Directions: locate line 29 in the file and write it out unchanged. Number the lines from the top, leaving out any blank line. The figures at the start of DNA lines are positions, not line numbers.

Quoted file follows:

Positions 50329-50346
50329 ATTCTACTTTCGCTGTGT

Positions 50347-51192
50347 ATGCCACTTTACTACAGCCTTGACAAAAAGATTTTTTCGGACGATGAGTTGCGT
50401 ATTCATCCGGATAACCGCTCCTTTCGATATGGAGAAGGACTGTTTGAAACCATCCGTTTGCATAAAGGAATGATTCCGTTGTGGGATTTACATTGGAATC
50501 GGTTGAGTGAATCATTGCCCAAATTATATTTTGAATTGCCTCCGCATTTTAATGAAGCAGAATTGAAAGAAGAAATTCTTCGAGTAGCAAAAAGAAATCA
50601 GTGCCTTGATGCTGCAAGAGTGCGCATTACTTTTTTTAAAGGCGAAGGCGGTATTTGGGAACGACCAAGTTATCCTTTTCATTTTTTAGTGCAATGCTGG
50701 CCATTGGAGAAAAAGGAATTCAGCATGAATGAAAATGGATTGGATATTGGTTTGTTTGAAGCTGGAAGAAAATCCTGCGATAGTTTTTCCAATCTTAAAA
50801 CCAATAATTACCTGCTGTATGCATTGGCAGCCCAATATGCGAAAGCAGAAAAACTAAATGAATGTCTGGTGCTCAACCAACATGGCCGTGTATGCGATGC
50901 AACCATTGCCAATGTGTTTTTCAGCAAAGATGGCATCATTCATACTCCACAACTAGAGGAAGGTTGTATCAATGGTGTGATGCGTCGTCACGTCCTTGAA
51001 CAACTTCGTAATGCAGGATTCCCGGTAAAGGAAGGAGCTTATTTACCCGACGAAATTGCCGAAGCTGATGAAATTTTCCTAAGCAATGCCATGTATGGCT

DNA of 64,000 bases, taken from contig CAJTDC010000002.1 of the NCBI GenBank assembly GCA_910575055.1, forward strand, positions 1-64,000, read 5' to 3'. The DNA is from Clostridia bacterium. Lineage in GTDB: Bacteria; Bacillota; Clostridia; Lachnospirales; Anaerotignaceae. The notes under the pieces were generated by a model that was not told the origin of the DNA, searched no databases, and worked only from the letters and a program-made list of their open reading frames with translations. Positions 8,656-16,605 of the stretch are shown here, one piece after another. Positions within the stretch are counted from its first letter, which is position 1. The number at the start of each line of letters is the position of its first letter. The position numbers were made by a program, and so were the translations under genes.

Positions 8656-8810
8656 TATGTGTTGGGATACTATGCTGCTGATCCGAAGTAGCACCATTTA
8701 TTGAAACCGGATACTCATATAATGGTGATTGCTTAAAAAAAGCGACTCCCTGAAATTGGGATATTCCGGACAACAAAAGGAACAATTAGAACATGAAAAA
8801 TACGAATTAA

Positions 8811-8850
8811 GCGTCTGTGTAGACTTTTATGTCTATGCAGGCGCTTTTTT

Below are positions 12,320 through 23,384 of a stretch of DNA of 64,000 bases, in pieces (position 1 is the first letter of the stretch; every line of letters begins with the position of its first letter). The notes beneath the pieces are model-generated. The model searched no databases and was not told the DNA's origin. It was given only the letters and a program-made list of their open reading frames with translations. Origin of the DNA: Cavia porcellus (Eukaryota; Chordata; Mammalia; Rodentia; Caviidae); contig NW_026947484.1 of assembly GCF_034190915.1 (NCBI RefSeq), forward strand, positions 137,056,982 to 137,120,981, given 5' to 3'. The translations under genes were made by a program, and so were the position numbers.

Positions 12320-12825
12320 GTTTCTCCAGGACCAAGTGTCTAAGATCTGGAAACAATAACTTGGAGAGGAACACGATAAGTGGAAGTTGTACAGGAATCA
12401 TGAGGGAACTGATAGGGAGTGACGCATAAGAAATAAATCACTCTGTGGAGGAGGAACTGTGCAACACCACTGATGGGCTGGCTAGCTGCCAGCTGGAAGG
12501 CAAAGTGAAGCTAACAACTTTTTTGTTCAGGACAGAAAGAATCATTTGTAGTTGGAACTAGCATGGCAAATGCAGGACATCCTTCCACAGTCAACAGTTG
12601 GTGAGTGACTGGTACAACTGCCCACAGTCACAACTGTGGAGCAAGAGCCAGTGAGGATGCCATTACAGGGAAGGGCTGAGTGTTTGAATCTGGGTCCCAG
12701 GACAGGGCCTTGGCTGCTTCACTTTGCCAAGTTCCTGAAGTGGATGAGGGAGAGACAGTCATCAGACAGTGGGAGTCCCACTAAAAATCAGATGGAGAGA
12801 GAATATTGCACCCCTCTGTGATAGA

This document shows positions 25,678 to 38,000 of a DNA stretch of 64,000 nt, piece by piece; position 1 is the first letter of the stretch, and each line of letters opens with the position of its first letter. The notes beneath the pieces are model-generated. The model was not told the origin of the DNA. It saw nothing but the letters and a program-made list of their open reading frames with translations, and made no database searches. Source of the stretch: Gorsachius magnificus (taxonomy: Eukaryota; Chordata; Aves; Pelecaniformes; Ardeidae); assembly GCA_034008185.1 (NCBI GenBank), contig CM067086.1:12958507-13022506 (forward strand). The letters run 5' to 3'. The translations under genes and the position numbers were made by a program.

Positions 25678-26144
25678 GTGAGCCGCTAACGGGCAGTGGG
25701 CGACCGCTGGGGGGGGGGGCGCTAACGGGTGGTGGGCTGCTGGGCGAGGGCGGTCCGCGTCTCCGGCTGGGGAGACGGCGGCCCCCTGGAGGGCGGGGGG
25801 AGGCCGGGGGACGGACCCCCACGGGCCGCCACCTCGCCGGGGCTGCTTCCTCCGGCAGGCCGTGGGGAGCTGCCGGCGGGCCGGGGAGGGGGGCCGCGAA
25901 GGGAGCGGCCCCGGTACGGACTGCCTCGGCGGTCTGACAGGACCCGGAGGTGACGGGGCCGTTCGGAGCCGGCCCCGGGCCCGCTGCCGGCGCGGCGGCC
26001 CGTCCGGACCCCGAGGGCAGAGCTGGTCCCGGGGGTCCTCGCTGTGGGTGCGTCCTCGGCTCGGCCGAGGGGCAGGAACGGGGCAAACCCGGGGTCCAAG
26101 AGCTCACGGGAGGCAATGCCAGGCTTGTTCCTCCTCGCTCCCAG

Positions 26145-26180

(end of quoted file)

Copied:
25678 GTGAGCCGCTAACGGGCAGTGGG